A brief word about the hospital. Many of you will have procedures that do not require a hospitalization afterwards. Some of you will have procedures that due to the significance of the surgery, your general medical health, or other social factors, mandate a stay in the hospital. However, for some of you, hospitalization, at least for a night, is an option. My advice: go home if you have the chance and your medical team thinks you will be safe to do so. I had a perfectly lovely team of nurses and health care providers that did their job to perfection. It was still an unpleasant experience and one best avoided if possible. It’s simply not possible to rest in that environment because those lovely people have their jobs to do and that entails waking you up regularly (invariably just as you’ve managed to drift off to sleep) to take vital signs or blood or what have you. You’re also surrounded by super bacteria, the likes of which are never seen around your home. Plus, hospital food deserves its reputation. Enough said.
Let’s talk narcotics. First, I think most of us are aware of the opioid addiction crisis in this country. In the last twenty years, it is no secret that they have been over-prescribed. There are now rules in place limiting the number of pills we can prescribe and the frequency with which we can issue these prescriptions. That said, they do play their role early in your recovery to help you get on top of your pain. It took me a day to figure out that I needed 10 mg of oxycodone to help with the pain and I needed to take it regularly. Once I was able to get on top of my pain, then I was able to decrease my dose and frequency. Opioids are addictive – and can cause wicked constipation, among other unpleasant side effects – but if you use them judiciously, and wean off them as you no longer need them, your risk of addiction is minimal. So use them, early.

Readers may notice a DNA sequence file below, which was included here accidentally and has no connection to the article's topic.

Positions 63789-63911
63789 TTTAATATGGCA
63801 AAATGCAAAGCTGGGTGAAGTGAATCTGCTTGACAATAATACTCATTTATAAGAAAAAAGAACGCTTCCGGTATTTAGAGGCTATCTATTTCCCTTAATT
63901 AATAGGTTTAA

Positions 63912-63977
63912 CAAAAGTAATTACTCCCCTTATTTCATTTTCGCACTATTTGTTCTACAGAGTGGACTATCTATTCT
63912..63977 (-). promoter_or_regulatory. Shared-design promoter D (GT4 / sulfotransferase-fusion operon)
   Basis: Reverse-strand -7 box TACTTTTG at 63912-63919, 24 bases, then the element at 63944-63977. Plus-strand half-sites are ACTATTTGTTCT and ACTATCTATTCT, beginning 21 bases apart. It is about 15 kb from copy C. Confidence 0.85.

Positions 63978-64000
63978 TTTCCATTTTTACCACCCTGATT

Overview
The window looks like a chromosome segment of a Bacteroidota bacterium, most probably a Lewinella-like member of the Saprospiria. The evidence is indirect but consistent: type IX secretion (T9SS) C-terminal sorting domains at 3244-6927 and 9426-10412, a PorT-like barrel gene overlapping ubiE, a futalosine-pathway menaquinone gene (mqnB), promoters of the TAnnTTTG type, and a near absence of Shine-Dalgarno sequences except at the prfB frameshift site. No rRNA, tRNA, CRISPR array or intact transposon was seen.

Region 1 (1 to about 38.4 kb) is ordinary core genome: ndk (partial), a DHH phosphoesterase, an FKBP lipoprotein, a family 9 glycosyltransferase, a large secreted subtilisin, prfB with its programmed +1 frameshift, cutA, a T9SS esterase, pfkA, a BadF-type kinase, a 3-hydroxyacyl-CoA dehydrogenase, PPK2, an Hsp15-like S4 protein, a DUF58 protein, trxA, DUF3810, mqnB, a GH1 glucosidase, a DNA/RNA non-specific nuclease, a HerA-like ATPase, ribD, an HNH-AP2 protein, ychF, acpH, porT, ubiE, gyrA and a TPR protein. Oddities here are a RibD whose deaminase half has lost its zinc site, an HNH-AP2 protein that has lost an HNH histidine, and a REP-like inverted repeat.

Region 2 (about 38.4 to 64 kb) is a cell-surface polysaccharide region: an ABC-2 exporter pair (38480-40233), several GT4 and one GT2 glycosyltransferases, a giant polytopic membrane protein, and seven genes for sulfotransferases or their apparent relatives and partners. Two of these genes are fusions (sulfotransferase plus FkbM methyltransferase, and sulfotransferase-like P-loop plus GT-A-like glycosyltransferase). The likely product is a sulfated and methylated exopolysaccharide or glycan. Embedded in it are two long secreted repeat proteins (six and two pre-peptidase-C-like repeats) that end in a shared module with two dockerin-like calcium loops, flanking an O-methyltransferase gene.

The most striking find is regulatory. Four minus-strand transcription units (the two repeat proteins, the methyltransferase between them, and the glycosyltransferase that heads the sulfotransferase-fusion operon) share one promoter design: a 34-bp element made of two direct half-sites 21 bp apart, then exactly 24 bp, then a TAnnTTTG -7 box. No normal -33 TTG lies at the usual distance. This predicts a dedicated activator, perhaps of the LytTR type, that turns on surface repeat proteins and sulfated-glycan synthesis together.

Next a little about multimodal pain management. This simply means addressing your pain from multiple angles. We do use medication – both oral and injectable – but we also use ice and elevation and compression and rest. You might have a pain pump or a regional block. We ask that you also take a role in your pain management. This means being resilient and believing you will get through this because you will. Try not to “catastrophize” your pain. It will improve – and if you’re anything like me – sooner than seems possible. Why, I was playing pickle ball the next day after my surgery! Well, maybe not.
As soon as I got home, I began taking a prescription anti-inflammatory (celecoxib in my case) regularly along with a dose of Tylenol every 6-8 hours. I also strapped on my beautiful, glorious, fantastic ice machines. I’ll take a moment here to reflect on how much I love my ice machines. You see, in the hospital I had bags of ice that were actually in two separate plastic bags plus a pillow case that each weighed about 300 pounds, or so it seemed at the time. And unfortunately, they were just sort of cool rather than cold because of all the layers. So, it felt like I had a sumo wrestler sitting on my knees – and since their back end is, shall we say, somewhat exposed to the elements – their bum was a bit on the cool side. The ice machine is infinitely better – colder, lighter, more comfortable, more stable, longer lasting, less restrictive. We sell one model the “Polar Care Cube” by Breg in our office, but you can also find them on line. I highly recommend you get one for your surgery. If you borrow from someone else, be advised that the pads you place on your surgical extremity are site specific, so a knee pad wouldn’t work as well for a shoulder surgery. Generally speaking, I would advise you get your own pad, which are sold separately, for the sake of infection prevention. One clever trick a patient of mine shared with me is instead of over-taxing your ice maker at home, you can freeze plastic bottles of water and reuse these over and over to cool your circulating water. Also, I should note that you can get a significant “freezer burn” if you leave the pad on too long or on your bare skin. I advise a layer of ACE wrap or clothing between the pad and your skin. Check your skin under the pad periodically to be sure it’s not too cold.